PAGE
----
BP: Yes, absolutely. The Pre-Cert pilot is still very much one of the fundamental things we have to work on in addition to all the stuff we talked about already. We do need to support the centers, to make sure we’re coordinated and consistent, and we still need to make progress on AI/ML, but to connect the dots, the AI/ML discussion paper we put out in 2018 is really a use case of the Pre-Cert pilot program. It basically brings together the entire lifecycle. So last year, we worked on the building, and trying to take and ingest the content we’ve collected so far and make sense of it. One of the things that became apparent during the pandemic was that we really can’t go out to organizations and start doing interviews and start building a program on a product-by-product basis. So we’ve been trying to design a way that we can take a chapter out of industry’s book, where there’s lots of modeling and simulation that happens before a product goes to market. So we’re working on a research collaboration with MITRE to start thinking about how we can de-risk the program’s issues or topics or areas that we could do in silico, or we could start modeling and create a platform for simulating some of the scenarios that we would anticipate if the program was live. We’re trying to convert the program into more of a digital domain so we can test the program faster. I feel like that approach will allow us to better learn about the program, it will probably help us get more confidence in some of the concepts we’ve laid out in the working model, and help us identify what else to try when something doesn’t work. So that’s the plan for pre-cert going forward. We’re just embarking on that journey, literally speaking, a few days back.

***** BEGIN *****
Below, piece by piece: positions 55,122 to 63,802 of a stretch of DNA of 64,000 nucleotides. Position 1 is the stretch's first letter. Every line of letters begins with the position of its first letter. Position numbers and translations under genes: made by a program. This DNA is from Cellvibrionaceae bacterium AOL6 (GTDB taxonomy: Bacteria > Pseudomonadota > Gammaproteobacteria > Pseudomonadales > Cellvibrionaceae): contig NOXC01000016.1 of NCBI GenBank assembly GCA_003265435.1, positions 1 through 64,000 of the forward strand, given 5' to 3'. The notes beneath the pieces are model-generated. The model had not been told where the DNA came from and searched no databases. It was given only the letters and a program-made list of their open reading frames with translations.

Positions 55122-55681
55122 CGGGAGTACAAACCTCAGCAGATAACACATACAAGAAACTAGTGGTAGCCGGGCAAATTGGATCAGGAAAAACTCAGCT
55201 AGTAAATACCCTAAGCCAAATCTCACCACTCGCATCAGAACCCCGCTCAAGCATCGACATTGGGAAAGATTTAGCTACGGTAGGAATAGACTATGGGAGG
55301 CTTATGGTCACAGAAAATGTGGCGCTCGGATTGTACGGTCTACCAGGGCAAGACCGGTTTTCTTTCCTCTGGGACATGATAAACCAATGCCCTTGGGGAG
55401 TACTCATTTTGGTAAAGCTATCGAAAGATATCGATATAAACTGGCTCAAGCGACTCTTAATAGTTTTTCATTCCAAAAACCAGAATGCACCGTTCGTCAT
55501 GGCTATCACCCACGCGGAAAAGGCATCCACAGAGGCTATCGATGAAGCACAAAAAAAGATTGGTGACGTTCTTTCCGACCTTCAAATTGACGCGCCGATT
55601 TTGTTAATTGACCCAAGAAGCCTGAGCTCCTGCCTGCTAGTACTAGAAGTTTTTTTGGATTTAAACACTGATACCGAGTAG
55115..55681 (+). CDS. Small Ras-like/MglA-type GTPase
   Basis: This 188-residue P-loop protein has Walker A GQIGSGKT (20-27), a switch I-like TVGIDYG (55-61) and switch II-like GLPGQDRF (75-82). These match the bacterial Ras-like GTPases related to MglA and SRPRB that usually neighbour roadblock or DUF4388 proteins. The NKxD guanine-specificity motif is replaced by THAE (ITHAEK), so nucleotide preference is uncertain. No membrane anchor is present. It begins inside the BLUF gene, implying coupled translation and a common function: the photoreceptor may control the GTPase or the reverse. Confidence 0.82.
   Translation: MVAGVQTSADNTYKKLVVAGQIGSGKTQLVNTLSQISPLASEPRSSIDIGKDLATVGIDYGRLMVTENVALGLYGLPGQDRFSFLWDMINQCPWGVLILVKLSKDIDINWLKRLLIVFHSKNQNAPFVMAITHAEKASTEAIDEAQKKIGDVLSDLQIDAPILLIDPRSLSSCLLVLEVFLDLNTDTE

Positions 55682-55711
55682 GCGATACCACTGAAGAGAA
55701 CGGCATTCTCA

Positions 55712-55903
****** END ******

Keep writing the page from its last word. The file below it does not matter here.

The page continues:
ZR: That’s exciting. Bakul, are there any other topics that you’d like to talk about while we have time?
BP: The biggest thing to underscore is that the pandemic has taught us how telecare is here to stay. And as you start thinking about the concept of remote, in the care setting, digital health is right smack in the middle of this. We at FDA anticipated a while back that this is where the world was heading, so the pandemic and public health emergency completely changed the direction of that, and accelerated that. And as a result, some of the concepts we laid out in pre-cert are becoming real, and becoming much more urgent for us to establish something like this. Understanding how we can better execute our processes for ensuring safety and effectiveness is becoming much more real. I also feel like as a result of this remoteness, we will probably see an increase in demand for de-centralized clinical trials or getting remote participation in clinical studies. I feel like all that “care at the person” is going to change how we do business, how people in our country will be cared for by our health care systems. We are on the verge of a big shift, and probably a better shift, in how health care will be offered.
ZR: That’s a great reminder of how much the COVID pandemic has really impacted and altered the way the world views health care delivery, and I think you’re right, Bakul – our members would agree the importance of digital health is now front and center. Thanks, Bakul, we really appreciate you spending a little time previewing some of these topics with us. For those of you reading the transcript here, we hope you’ll join us for The Digital MedTech Conference on May 6th. Thanks so much.